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at never-before seen peaks. today's rally shoves all three into positive territory, for the whole week. that's about three straight weeks of gains, right now, we do have the dow looking to the close up about a quarter of a percent for the week, a third of a percent for the s&p and just under half a percent for the nasdaq dow's biggest winner this week is apple the iphone giant adding to its games on a report by the information that it is in early talks with the nfl for streaming rights of sunday ticket games. amazon is the biggest winner on the nasdaq, andy jasse vaulted the c suite bringing new record highs and adding universal picture films to its prime video streaming service but the energy names, which had a great run, were at the bottom of the s&p 500 this week oil demand dropping by 20 million-barrels a day, diamondback energy, oxy petroleum the biggest laggards in that sector. okay, breaking news. president biden just took
questions moments ago at joint base andrews topic number one, the ransomware attacks. before boarding air force one, the president said it would make sense for the u.s. to attack the servers used in that ransomware attack, several of them, that took place over the july 4th weekend that hit thousands of businesses. here is how some of the big cybersecurity names have been performing. z-scaler popping more than 5%, we got palo alto networks seen ing gains of 4.5%, but our countdown closer says with so many names to pick, she has two she says you need to own in your portfolio. er shares coo and chief investment strategist joining me , let's get to the names what do you like? >> thank you for having me, definitely cybersecurity is the place to be for the reasons you mentioned we like crowd strike, the biggest growth area, it revolutionize revolutionized cybersecurity by using cloud and that's super important now because we work-from-home, so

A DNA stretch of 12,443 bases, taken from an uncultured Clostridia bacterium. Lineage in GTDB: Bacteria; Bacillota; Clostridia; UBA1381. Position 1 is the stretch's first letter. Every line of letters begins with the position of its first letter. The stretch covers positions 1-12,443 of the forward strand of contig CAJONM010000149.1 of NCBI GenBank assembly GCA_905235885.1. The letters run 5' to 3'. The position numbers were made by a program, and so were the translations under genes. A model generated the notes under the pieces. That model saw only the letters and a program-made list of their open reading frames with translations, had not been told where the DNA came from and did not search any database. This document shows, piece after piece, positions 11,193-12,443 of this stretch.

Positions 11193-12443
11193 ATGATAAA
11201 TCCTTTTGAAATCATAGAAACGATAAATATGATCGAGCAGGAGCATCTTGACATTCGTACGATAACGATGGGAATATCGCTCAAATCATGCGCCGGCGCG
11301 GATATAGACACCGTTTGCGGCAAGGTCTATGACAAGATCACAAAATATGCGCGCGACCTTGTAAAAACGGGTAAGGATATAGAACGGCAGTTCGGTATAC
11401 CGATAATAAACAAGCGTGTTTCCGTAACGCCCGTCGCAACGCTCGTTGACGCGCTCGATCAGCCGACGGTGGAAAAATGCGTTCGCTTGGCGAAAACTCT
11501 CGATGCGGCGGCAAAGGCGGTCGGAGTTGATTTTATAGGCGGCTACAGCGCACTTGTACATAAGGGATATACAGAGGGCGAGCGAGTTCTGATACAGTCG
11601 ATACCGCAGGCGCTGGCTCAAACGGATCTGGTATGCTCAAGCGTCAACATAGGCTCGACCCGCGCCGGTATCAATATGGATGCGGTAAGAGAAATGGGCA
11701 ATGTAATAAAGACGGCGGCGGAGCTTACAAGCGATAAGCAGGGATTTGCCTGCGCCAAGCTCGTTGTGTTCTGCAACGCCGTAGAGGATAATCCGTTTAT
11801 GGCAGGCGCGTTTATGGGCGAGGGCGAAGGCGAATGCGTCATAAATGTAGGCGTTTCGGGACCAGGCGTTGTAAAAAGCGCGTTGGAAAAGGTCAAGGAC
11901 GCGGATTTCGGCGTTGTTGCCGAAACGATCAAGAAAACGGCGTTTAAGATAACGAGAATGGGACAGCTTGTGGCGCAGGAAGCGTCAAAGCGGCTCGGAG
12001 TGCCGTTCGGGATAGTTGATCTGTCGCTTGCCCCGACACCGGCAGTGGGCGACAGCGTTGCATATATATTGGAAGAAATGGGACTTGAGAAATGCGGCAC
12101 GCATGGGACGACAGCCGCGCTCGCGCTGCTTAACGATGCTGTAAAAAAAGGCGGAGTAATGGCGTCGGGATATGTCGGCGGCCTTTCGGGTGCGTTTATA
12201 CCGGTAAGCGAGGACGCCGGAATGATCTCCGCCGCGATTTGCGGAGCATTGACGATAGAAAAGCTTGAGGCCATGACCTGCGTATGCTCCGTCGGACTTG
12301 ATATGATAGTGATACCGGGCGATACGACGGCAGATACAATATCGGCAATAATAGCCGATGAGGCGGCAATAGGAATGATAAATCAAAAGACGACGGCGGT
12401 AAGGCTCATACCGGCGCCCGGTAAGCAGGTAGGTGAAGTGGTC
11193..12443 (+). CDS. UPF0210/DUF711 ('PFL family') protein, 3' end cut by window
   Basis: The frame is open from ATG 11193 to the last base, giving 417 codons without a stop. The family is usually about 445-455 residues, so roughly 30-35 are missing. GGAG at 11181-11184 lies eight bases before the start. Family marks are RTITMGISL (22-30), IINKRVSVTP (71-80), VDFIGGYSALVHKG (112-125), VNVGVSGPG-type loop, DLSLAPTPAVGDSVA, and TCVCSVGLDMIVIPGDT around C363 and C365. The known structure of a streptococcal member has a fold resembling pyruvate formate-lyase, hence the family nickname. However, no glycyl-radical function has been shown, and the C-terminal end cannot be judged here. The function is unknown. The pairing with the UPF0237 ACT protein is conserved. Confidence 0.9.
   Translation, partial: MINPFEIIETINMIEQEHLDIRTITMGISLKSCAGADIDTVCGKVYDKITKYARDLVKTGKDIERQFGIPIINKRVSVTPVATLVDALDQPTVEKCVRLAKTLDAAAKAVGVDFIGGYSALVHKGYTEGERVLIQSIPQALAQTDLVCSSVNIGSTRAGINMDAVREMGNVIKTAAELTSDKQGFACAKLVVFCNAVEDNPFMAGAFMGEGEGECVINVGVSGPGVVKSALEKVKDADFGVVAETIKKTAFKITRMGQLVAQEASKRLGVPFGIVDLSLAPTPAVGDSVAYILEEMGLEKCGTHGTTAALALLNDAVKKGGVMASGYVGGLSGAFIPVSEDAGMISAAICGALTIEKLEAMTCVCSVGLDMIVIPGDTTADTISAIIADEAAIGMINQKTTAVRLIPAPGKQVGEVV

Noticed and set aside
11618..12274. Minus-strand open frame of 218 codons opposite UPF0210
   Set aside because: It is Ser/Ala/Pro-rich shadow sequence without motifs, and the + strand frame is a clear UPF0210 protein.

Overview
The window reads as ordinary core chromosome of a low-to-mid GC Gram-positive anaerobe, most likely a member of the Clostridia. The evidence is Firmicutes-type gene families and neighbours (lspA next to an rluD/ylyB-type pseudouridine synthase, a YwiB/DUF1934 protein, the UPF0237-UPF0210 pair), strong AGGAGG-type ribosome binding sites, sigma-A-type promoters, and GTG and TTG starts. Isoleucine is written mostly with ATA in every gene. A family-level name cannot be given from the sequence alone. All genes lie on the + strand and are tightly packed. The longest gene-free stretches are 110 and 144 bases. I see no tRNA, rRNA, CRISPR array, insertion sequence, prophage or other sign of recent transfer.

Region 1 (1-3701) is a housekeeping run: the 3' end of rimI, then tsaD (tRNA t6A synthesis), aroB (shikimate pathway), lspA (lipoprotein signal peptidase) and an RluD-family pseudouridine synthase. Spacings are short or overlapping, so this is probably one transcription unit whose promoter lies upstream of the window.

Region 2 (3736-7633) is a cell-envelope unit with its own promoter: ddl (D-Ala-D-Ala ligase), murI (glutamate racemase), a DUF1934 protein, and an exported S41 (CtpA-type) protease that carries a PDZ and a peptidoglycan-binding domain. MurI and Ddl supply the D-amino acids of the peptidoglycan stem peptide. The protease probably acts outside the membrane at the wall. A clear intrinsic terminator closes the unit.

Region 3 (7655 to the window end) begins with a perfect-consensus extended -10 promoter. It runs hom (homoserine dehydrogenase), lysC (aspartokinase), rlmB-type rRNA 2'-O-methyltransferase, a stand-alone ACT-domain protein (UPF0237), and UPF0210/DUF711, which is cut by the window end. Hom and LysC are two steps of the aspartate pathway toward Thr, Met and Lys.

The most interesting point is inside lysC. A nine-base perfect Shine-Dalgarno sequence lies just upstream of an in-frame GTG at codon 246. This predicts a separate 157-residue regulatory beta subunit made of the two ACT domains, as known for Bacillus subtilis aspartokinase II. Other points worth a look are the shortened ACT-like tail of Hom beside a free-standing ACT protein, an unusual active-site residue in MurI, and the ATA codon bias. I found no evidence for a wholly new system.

the previous hardware systems we used to have in-house, inside the office aren't anymore relevant so for that reason, crowd strike is the best place to be, and each revenue hasselberg quadrupled in the last three years, and the best growth in its industry, we also like cloudflare, another reason too for those who like es g, they have a woman coo, and co-founder, and again, one of the biggest growth in its industry with a broad array of products not just cybersecurity, but also what's the performance optimization, they are able to upsell to their customers and they have reached 4 million customers around the world, 15% of the customers, great growth potential, not just in the u.s. but around the world. liz: eva's picks, crowdstrike holdings and cloud flare both are up-to-date,
please come back because we're about to close at triple records at the moment. eva ados joining us and once again, folks we do get to choose the fireworks. >> [closing bell ringing] liz: the dow, the s&p and the nasdaq have hit never before seen highs and will close there now that'll do it for the "claman countdown", have a great weekend, "kudlow" is next. >> [bell ringing] larry: hello, everyone, welcome to kudlow, i'm larry kudlow. tonight, we're going to dig into the battle for the soul of america, that's right. we are fighting for the very soul of this great country. there's no better way to do it than to compare the ultra blue state of california with the ultra red state of florida, completely different cultures, and policies. you could think of it as red versus blue, you could also think of it as donald trump vs. kamala harris, or maybe we shou